Kramer describes John as a white male living in a predominantly African American and Hispanic community. His artworks sparked a great controversy not only in the town but the entire city of New York. His intentions were not to offend anyone but he created such a public outcry against his works that will be look backed upon forever. John Ahearn was an active part of the community. “South Bronx is known as a place of suffering, poverty, crime, drugs, unemployment, and Aids” (Stimpson 18), but this did not stop Ahearn for making his artworks. His earlier works were plaster portraits of the people that lived there.
Some even displayed them in their homes. So he gained acceptance in South Bronx, nobody really minded he was white. The place became home to him. “On April 1, 1986, the New York City Department of Cultural Affairs began to choose an artist to create a piece in front of a new police station in the 44th Precinct” (Stimpson 19). With his gained popularity in the town, Ahearn was commissioned to make the sculpture. He believed that his sculptures should be looked upon as guardian angels or saints. He believed that the people in his work should be the everyday, real people.
To commemorate a few of the people having trouble surviving in the street, even if they were trouble themselves. He wanted the police to acknowledge them, and he wanted the neighbors, seeing them cast in bronze and up on pedestals, to stop and think about who they were and about what he calls their “South Bronx attitude” (Kramer 38). So he turned to his immediate neighbors and casted to make his pieces. In 1992, Ahearn created three bronze figures: Raymond, a Hispanic, with his pit bull Toby; Corey, an African American with a boom box and a basketball; and Daleesha a second African American youngster on a pair of roller skates.
They were not outstanding citizens, but were a part of the everyday struggle that Ahearn wanted to portray. Kramer explains that the people were insulted and wanted a more positive image of the town. They wanted the artwork to show them not to be struggling. “Some of the neighbors wanted statues of Martin Luther King or Malcom X, or statues of children in their graduation gowns, or of mothers carrying home the groceries, or of men in suits on their way to important jobs downtown” (Kramer 42). Some even evoked statements about stereotypical intent and Ahearn being a racist.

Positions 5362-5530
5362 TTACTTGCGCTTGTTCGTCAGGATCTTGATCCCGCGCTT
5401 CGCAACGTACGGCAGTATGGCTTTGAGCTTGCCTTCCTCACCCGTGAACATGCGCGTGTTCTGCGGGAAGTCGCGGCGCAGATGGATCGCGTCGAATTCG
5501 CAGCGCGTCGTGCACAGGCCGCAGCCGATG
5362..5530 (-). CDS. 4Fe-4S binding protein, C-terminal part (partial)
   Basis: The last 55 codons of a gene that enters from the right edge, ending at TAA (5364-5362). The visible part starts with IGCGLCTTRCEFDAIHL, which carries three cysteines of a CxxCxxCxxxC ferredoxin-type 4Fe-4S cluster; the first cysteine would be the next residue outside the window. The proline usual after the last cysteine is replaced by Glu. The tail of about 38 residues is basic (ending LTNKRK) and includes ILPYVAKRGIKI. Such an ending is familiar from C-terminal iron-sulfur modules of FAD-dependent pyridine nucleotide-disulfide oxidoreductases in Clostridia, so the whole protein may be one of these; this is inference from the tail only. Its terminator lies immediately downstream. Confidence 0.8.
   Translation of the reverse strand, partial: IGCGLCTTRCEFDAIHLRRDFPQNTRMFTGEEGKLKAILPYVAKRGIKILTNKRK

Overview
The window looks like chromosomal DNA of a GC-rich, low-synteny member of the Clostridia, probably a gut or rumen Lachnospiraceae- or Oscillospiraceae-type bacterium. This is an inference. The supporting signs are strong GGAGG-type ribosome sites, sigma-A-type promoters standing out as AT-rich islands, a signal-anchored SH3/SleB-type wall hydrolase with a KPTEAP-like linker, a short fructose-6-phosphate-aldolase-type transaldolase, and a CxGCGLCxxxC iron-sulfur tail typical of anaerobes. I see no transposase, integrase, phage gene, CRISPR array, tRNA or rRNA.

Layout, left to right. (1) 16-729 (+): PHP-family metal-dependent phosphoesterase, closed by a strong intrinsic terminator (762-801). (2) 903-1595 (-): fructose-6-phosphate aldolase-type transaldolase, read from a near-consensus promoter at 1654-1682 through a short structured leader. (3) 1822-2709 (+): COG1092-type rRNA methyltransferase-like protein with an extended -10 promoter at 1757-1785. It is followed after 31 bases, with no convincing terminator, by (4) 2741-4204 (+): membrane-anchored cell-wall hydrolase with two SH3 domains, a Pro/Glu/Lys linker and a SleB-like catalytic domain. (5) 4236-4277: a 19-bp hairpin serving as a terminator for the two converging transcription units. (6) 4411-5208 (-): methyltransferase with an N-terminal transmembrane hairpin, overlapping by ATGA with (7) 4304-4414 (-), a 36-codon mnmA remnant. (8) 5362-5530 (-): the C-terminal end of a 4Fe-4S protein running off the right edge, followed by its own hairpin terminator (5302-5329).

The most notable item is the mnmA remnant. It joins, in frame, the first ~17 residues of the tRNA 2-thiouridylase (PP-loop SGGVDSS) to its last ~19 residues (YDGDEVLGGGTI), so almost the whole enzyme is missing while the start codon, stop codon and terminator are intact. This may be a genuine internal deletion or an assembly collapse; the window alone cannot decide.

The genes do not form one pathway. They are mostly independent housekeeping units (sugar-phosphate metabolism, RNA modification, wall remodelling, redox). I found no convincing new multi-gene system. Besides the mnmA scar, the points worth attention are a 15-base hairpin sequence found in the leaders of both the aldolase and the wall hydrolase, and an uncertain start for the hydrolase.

Neighbors complained that Ahearn was a white man and made derogatory images about the African American and Hispanics. Some called his works to be scary and too dark. He tried to make changes with casts, making them brighter and more pleasant to look at, but the majority of the public still disapproves. After five days of being displayed Ahearn would take them all down after he had just installed them with great effort. But not the entire community disagreed with the meaning of the sculptures they know that Ahearns intent was not to offend.
Kramer talks about the multicultural controversy that was upon the community. She says that even though Ahearn was white and making sculptures of a different race, his purpose was of a positive notion. Since he has lived there, he has done nothing but positive things for South Bronx. Trying to pinch in his share for the better of the society. His affinity to these people was very special to him and Ahearn tried to show this through his artworks. On the flip side of all these facts, there was a question of racism.
The people believed that, his pieces had stereotypical connotations. While living in the South Bronx, Ahearn learned to be like everybody else, from the peoples values, cultures, and traditions, and in return his neighbors learned his. He looked beyond racial boundaries. He accepted the challenge of being different and the town welcomed him. He believed that he spoke his mind through his artworks. Kramer argued that the public was complaining so much that they oversaw the true meaning of the three sculptures.